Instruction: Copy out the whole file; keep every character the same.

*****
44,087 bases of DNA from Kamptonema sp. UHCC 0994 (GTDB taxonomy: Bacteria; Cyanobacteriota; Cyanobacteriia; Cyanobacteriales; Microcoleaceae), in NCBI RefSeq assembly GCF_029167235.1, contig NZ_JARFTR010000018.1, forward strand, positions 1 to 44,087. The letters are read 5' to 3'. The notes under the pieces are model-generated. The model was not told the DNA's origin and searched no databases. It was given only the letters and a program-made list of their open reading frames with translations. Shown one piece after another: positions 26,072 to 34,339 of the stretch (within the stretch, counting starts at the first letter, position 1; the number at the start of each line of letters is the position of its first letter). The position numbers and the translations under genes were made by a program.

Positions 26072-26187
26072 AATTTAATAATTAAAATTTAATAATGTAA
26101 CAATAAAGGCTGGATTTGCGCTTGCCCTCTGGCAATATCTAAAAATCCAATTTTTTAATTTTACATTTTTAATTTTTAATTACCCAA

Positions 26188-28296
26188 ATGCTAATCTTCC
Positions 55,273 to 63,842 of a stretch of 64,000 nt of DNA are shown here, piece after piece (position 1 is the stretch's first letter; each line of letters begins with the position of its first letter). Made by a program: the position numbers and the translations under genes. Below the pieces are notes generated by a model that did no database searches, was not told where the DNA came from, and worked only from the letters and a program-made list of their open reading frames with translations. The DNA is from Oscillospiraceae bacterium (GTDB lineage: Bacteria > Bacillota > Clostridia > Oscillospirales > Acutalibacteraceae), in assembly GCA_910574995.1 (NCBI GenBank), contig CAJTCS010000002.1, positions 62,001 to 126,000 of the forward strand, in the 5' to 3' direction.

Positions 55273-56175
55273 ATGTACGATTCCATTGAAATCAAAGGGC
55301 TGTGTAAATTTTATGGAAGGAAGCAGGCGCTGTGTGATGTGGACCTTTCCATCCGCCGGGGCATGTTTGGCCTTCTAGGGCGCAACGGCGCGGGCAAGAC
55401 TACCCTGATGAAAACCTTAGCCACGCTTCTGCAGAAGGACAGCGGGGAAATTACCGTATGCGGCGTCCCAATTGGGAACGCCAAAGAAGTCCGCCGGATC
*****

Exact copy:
44,087 bases of DNA from Kamptonema sp. UHCC 0994 (GTDB taxonomy: Bacteria; Cyanobacteriota; Cyanobacteriia; Cyanobacteriales; Microcoleaceae), in NCBI RefSeq assembly GCF_029167235.1, contig NZ_JARFTR010000018.1, forward strand, positions 1 to 44,087. The letters are read 5' to 3'. The notes under the pieces are model-generated. The model was not told the DNA's origin and searched no databases. It was given only the letters and a program-made list of their open reading frames with translations. Shown one piece after another: positions 26,072 to 34,339 of the stretch (within the stretch, counting starts at the first letter, position 1; the number at the start of each line of letters is the position of its first letter). The position numbers and the translations under genes were made by a program.

Positions 26072-26187
26072 AATTTAATAATTAAAATTTAATAATGTAA
26101 CAATAAAGGCTGGATTTGCGCTTGCCCTCTGGCAATATCTAAAAATCCAATTTTTTAATTTTACATTTTTAATTTTTAATTACCCAA

Positions 26188-28296
26188 ATGCTAATCTTCC
Positions 55,273 to 63,842 of a stretch of 64,000 nt of DNA are shown here, piece after piece (position 1 is the stretch's first letter; each line of letters begins with the position of its first letter). Made by a program: the position numbers and the translations under genes. Below the pieces are notes generated by a model that did no database searches, was not told where the DNA came from, and worked only from the letters and a program-made list of their open reading frames with translations. The DNA is from Oscillospiraceae bacterium (GTDB lineage: Bacteria > Bacillota > Clostridia > Oscillospirales > Acutalibacteraceae), in assembly GCA_910574995.1 (NCBI GenBank), contig CAJTCS010000002.1, positions 62,001 to 126,000 of the forward strand, in the 5' to 3' direction.

Positions 55273-56175
55273 ATGTACGATTCCATTGAAATCAAAGGGC
55301 TGTGTAAATTTTATGGAAGGAAGCAGGCGCTGTGTGATGTGGACCTTTCCATCCGCCGGGGCATGTTTGGCCTTCTAGGGCGCAACGGCGCGGGCAAGAC
55401 TACCCTGATGAAAACCTTAGCCACGCTTCTGCAGAAGGACAGCGGGGAAATTACCGTATGCGGCGTCCCAATTGGGAACGCCAAAGAAGTCCGCCGGATC